3. In the revision petition, Mr. Purushothaman, learned Counsel for the tenant, submitted that the landlady is not entitled to ask for eviction, as the landlady is not in essential service. Section 10 (4) of the Act provides that no order for eviction shall be passed under Sub-section (3) against any tenant who is engaged in any employment or class of employment, notified by the Government as an essential service for the purposes of that sub-section, unless the landlord is himself engaged in any employment or class of employment which has been so notified. It is not in dispute that the landlady's husband is employed in an essential service. The only question that arises is whether the section requires that the landlady herself should be employed in an essential service or whether the employment of her husband in the essential service is sufficient to confer benefit on her. Reading the section literally, it appears that the landlord should be employed in the essential service. But the word ' landlord ' in the various provisions of the Act has been given a wider meaning by Courts. In Saraswathi v. Vadivelu Chettiar : (1967)2MLJ81 , in construing the word ' landlord occurring in Section 10 (3) (a) (iii), following the decisions reported in Kolaindavelu Chettiar v. Koolavana Chettiar (1961) 1 M.L.J. 184, and Kangu v. Ahmed Unnisa Begum : (1963)1MLJ97 , it was held that the landlord's requirement for his own occupation would include the requirement of his closer relatives, which would depend upon the social customs, habits, usage, practice, in the particular community, etc, The benefit conferred on the tenant belonging-to an essential service, who is not liable to eviction, is taken away only when the-landlord also belongs to an essential service. In construing the words, I feel that the Court will not be justified in giving a very restricted meaning to the word especially when the Courts have generally given a wider interpretation. ' Landlord ' is defined in Section 2 (6) as including a person who is receiving or is entitled to receive the rent of a building whether on his own account or on behalf of another. In this case, the landlady's husband would have been perfectly entitled to receive the rent on behalf of his-wife, and if the petition was filed on that basis, the husband would have claimed' as landlord and defeated the claim of the tenant that he is not liable to be evicted, as the husband is in the essential service itself. While the intention of the Act is to prevent unreasonable eviction of the tenant, it was not intended to be harsh on the landlord, whose requirement was. genuine. It would be contrary to all established customs and usages prevalent in the society to hold that the husband's, requirement is not the requirement of the wife, or the exemption to which the husband is entitled is not available to the wife. As already pointed out, by appropriate pleadings, the plea of the tenant could have been successfully resisted. Taking all these circumstances into account, I agree with the appellate authority that the words ' landlord is himself engaged in any employment or class of employment which has been so notified' should be construed to include landlady's husband being engaged in essential service. I do not see any ground for not accepting the conclusion arrived at by the appellate authority.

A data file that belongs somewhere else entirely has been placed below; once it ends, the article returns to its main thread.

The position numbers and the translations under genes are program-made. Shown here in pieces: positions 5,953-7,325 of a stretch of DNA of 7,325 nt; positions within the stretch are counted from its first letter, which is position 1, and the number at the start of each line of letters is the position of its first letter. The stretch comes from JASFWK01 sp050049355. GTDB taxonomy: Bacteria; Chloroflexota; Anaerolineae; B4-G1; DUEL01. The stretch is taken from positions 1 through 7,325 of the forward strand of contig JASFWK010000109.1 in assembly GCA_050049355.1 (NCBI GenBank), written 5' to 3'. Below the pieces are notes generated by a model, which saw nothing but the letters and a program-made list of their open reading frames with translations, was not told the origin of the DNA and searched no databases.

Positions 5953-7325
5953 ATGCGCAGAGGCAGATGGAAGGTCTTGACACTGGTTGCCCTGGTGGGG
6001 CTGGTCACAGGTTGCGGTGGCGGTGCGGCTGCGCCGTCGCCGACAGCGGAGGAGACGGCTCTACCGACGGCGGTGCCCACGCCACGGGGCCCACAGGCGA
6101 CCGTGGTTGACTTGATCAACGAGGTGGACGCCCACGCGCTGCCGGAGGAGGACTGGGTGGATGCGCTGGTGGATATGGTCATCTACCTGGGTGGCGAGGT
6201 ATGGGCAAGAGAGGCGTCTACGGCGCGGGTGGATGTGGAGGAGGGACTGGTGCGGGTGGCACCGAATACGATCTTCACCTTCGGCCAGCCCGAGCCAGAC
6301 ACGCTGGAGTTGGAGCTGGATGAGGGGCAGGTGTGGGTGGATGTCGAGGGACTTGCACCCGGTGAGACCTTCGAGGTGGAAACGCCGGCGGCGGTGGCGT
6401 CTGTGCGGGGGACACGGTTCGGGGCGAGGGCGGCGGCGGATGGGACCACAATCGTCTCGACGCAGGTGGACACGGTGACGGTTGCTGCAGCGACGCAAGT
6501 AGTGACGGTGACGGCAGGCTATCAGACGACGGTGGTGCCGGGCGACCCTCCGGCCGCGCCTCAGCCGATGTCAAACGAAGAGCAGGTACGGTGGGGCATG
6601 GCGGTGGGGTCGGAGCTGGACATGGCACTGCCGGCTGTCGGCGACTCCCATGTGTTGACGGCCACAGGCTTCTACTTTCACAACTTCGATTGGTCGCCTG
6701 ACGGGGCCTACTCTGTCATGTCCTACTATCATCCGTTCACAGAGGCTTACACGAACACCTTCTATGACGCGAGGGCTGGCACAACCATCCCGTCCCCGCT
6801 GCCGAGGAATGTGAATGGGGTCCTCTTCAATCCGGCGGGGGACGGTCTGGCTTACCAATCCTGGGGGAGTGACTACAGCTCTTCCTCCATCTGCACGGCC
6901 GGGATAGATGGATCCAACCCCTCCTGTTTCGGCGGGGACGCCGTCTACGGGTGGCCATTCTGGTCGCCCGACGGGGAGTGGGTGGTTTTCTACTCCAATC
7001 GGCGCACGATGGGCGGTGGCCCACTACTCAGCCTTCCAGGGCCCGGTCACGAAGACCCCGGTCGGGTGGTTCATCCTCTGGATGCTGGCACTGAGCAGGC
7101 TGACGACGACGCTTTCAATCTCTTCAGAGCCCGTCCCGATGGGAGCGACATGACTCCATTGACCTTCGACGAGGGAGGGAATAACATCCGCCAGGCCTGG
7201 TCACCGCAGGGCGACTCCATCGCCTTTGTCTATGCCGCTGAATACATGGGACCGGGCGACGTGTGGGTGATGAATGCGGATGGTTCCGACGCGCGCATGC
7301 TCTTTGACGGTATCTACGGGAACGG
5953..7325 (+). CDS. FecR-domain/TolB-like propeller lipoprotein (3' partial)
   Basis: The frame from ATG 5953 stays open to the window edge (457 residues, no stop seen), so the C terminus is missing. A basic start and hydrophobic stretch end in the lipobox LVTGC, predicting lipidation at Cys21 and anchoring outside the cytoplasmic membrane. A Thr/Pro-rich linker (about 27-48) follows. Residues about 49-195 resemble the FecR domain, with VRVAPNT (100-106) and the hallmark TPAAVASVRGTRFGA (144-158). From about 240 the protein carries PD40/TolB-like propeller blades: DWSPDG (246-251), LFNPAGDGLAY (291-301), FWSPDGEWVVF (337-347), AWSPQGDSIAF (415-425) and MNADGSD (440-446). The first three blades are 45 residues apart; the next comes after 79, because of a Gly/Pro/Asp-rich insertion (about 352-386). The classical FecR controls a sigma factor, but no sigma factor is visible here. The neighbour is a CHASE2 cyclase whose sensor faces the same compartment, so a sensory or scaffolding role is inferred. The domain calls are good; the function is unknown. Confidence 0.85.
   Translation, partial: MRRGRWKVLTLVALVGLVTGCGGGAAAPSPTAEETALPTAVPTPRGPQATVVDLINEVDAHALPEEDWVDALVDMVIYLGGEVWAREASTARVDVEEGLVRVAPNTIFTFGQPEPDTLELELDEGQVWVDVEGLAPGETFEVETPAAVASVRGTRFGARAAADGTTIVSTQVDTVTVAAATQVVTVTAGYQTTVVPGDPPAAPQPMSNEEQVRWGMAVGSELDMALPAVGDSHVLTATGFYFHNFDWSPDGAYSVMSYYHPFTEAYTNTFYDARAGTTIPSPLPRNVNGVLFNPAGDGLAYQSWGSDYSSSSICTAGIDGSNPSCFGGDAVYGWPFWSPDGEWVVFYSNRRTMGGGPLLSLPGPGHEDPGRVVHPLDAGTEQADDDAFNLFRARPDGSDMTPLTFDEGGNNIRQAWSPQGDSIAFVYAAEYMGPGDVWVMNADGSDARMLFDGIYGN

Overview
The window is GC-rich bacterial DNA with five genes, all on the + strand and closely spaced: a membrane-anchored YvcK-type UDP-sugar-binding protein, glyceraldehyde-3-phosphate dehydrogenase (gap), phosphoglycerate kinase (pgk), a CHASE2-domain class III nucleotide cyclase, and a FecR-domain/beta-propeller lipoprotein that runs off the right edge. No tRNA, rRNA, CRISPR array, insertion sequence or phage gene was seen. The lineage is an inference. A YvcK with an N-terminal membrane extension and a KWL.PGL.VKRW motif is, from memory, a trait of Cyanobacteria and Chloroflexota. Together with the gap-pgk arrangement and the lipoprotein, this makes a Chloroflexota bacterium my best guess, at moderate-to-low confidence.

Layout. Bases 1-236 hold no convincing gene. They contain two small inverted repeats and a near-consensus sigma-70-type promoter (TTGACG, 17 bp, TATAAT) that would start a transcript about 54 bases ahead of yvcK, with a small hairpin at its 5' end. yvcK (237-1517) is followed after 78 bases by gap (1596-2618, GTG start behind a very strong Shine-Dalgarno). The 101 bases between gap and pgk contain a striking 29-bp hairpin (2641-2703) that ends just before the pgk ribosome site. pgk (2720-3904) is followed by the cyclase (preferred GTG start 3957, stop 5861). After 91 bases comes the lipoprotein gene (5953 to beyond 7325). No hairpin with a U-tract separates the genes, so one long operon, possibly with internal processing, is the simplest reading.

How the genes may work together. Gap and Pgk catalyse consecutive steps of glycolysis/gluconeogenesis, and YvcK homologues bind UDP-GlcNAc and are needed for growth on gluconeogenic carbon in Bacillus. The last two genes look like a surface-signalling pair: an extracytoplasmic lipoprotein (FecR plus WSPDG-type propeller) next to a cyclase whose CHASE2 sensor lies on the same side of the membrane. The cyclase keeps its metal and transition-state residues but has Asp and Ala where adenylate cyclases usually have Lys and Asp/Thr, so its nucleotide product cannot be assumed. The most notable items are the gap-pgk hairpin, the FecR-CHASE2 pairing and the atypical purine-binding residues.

4. In addition the petitioner cannot resist the miscellaneous petition filed by the landlady for stopping all proceedings in the Civil Revision Petition. The tenant has not even filed a counter-affidavit to this miscellaneous petition. In the miscellaneous petition it is alleged that the tenant has not paid the rent and is in arrears for about 11 months before the date of this miscellaneous petition. It is also alleged that in the written statement filed in the suit, the tenant has admitted that he is in arrears of rent from November, 1973. Section 11 of the Act provides that no tenant against whom an application for eviction has been made by a landlord under Section 10 shall be entitled to contest the application before the Controller under that section, or to prefer any appeal under Section 23 against any order made by the Controller on the application, unless he has paid or pays to the landlord, or deposits with the Controller or the appellate authority, as the case may be, all arrears of rent due in respect of the building up to the date of payment or deposit, and continues to pay or to deposit any rent which may subsequently become due in respect of the building until the termination of the proceedings before the Controller or the appellate authority, as the case may be. Though this sub-section is strictly applicable to the proceedings before the Rent Controller and the appellate authority, the principle can be and should be applied in proceedings in revision petitions also. The tenant cannot refrain from paying the rent merely because he has filed a civil revision petition. Whether Section 11 (1) is applicable or not, the civil revision petition is liable to be dismissed on the ground that the tenant had defaulted in the payment of rent pending the civil revision petition. On this ground also, this revision petition is dismissed with costs. C.M.P. No. 10142 of 1974 is allowed.